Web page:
Obviously the Fruit Machines which are already emulated are a good target to get working because for any large amount of work you need solid foundations and it’s already well known what is needed for those, and there is always the chance to get a couple of titles working on already emulated platforms which require a little extra, MFME doesn’t emulate one-off custom additions, just the most common parts. The ones which aren’t emulated at all are of course more interesting from a technical point of view.

So.. not really a WIP update (I have nothing to report) just an information post.

Note, Comments are CLOSED on here for the time being, been getting quite a lot of spam, some of which has been getting through.

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The Millennium Bug

April 13, 2012 Haze Categories: General News. 7 Comments on The Millennium Bug

Silver Millennium by Para has sat on the MAME ‘Most Wanted’ list for a while now, but always seems to sell for Crazy Prices.

Running on hardware which I’ve found is derived from Tumble Pop bootlegs much like ‘Cross Pang’ and ‘Bestri’ from F2 System, this Korean shooter appears to be an original game developed in Korea. The actual hardware looks just like any other cheap Korean game, so we were rather lucky when Bonky0013 found out he had a PCB of it and dumped it!

As mentioned, in recent times when it sells it usually sells for crazy prices (>$1000) and production values are higher than most Korean games, although not THAT high, maybe there is some history behind the game causing the high prices which I’m unaware of. That said it is known to have been listed for $200 back in 2007 without selling at all, so either people have decided it’s a lot rarer in the past 5 years, or caught some kind of Millennium bug ;-) It’s possible the reserve price on the $200 one was just a lot higher tho.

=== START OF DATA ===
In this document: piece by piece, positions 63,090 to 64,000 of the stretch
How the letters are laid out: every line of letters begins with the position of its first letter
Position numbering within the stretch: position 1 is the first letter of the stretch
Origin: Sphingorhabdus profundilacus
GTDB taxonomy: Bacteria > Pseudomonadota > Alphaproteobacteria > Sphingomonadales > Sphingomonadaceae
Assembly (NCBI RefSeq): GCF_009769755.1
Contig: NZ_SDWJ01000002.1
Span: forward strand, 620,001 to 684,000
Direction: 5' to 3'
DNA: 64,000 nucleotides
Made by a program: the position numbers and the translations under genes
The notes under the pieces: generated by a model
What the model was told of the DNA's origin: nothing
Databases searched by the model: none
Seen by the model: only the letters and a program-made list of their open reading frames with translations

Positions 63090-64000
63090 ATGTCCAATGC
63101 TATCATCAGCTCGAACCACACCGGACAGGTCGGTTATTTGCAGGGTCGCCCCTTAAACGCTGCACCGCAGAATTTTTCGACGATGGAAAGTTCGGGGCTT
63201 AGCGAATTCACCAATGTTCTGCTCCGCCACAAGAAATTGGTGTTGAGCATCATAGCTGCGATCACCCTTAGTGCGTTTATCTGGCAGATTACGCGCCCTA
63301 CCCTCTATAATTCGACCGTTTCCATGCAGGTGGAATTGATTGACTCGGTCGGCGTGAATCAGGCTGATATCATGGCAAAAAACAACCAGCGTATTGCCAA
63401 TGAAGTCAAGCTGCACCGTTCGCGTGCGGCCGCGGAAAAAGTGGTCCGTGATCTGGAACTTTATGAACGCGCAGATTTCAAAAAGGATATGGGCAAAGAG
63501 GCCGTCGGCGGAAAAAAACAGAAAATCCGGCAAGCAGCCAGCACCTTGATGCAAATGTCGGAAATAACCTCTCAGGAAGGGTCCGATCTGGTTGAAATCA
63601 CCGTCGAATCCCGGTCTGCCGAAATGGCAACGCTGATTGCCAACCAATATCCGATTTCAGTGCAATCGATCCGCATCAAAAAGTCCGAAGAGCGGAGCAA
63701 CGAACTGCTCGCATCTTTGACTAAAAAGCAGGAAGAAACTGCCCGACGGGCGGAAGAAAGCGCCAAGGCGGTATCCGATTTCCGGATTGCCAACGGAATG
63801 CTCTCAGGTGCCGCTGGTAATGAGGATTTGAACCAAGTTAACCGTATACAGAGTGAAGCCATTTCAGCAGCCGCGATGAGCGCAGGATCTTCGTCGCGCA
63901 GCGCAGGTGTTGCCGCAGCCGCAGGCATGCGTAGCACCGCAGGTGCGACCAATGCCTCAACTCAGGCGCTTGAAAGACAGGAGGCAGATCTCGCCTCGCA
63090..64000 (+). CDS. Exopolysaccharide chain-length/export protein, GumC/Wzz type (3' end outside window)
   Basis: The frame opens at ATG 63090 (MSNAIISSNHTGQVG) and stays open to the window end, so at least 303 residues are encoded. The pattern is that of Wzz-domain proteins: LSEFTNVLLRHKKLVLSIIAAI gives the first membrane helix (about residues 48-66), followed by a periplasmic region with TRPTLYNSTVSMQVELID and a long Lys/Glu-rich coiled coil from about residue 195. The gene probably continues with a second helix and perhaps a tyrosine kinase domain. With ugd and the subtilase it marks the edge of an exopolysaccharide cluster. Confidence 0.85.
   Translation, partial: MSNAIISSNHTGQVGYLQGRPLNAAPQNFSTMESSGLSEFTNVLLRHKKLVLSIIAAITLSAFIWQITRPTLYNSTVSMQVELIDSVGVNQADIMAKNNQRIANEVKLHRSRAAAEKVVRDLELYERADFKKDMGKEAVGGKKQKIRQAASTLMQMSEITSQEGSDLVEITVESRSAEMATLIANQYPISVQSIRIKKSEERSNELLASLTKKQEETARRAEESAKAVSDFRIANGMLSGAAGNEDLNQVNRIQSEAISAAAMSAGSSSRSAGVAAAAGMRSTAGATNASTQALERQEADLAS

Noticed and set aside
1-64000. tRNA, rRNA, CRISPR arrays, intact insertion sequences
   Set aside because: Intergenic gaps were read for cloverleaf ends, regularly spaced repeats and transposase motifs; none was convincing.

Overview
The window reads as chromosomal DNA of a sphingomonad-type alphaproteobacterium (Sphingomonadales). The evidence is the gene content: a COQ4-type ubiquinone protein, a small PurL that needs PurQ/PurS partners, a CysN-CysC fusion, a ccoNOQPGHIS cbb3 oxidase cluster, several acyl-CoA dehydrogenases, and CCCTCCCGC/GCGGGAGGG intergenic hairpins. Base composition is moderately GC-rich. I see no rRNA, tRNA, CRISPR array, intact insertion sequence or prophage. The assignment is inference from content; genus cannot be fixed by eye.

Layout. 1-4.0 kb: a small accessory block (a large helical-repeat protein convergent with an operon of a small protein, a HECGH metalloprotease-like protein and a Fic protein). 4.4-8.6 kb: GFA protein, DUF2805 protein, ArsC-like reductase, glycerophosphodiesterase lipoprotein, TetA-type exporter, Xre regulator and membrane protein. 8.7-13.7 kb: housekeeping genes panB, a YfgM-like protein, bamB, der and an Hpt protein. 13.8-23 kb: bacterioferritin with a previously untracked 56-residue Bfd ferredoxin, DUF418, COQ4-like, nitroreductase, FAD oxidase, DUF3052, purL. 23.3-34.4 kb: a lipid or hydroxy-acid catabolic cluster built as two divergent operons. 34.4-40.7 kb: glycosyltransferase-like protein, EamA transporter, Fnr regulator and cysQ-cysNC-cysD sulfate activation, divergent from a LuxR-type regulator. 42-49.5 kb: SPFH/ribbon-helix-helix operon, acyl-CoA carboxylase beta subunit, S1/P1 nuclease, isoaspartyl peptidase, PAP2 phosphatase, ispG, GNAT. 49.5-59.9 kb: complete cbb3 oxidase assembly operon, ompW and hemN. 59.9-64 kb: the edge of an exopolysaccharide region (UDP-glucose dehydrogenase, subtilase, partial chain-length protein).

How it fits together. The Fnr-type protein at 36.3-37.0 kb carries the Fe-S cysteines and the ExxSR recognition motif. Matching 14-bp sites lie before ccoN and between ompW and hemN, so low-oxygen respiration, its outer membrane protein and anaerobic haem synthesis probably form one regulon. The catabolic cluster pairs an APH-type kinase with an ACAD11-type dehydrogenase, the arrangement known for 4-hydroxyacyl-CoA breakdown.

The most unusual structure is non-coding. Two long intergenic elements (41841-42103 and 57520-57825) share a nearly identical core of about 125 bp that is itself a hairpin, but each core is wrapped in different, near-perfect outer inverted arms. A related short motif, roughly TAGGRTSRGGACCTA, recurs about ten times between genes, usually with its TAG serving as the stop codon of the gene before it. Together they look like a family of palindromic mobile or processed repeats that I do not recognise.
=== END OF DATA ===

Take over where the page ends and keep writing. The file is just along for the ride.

The game has ‘adult’ content, although I’m not sure when it gets shown or if it requires a dipswitch change like the language does. Images can be viewed in the test mode.

The game mechanics are closer to older shooters, with fast aimed bullets, although instead of a lives system the game features an energy bar which is depleted near instantly if you hit a big swarm of bullets. I’ve done a video of the gameplay from MAME in which you can see the intro, complete with hilariously bad translated text and footage of the first two levels.

Hardware doesn’t do transparency effects, images are flickered on/off per frame, the game does this a lot when the various girls appear midlevel and such. The video above makes it look transparent as a real monitor would because I’ve frameblended it to 30fps for optimal YouTube viewing.

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The sound unfortunately isn’t great, the YM2151 at least allows for proper music, but the rest of the sound samples are played through an OKI6295, and the quality of them leaves a lot to be desired.

Clocks are not verified, nor is the framerate / refresh rate of the game or the overall audio balance.

Silver Millennium Silver Millennium

Silver Millennium Silver Millennium

Silver Millennium Silver Millennium

Silver Millennium Silver Millennium

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You Me (You I?!)

April 11, 2012 Haze Categories: General News. 4 Comments on You Me (You I?!)